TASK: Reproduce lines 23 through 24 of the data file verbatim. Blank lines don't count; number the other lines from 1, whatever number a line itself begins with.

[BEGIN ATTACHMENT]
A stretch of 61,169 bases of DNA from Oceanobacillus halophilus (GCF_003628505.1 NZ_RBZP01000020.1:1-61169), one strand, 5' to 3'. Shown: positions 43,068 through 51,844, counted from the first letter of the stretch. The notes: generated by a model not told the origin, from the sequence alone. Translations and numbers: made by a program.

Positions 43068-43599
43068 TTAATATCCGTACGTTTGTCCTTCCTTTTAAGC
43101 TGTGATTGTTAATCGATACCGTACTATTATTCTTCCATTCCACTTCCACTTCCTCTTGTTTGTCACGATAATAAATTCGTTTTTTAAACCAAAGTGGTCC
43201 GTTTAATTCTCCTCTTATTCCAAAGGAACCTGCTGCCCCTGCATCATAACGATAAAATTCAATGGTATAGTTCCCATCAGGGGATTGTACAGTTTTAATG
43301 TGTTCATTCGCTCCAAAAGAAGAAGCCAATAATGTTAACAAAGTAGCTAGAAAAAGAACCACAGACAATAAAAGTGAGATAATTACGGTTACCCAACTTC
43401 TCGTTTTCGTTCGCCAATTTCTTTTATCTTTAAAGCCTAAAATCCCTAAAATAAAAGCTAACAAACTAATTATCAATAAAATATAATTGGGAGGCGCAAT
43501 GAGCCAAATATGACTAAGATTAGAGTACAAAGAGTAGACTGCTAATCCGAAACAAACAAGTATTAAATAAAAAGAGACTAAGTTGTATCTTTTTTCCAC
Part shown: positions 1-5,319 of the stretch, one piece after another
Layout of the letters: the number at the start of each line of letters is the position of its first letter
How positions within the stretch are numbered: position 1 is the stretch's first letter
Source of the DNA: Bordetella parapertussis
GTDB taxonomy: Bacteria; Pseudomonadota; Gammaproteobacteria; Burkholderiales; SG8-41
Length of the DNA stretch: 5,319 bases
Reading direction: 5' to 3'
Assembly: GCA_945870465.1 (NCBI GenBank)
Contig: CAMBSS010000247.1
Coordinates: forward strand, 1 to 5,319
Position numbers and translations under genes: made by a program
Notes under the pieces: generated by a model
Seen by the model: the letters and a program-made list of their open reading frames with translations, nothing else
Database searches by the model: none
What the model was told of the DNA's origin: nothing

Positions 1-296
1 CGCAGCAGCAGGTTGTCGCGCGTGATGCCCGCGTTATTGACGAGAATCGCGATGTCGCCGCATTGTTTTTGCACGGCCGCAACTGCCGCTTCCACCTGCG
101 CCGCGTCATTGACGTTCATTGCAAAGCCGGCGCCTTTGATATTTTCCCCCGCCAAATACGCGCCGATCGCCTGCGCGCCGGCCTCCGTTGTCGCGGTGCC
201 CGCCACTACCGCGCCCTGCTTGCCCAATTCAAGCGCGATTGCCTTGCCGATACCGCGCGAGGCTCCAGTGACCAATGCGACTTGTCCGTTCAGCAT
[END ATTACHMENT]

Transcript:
What the model was told of the DNA's origin: nothing

Positions 1-296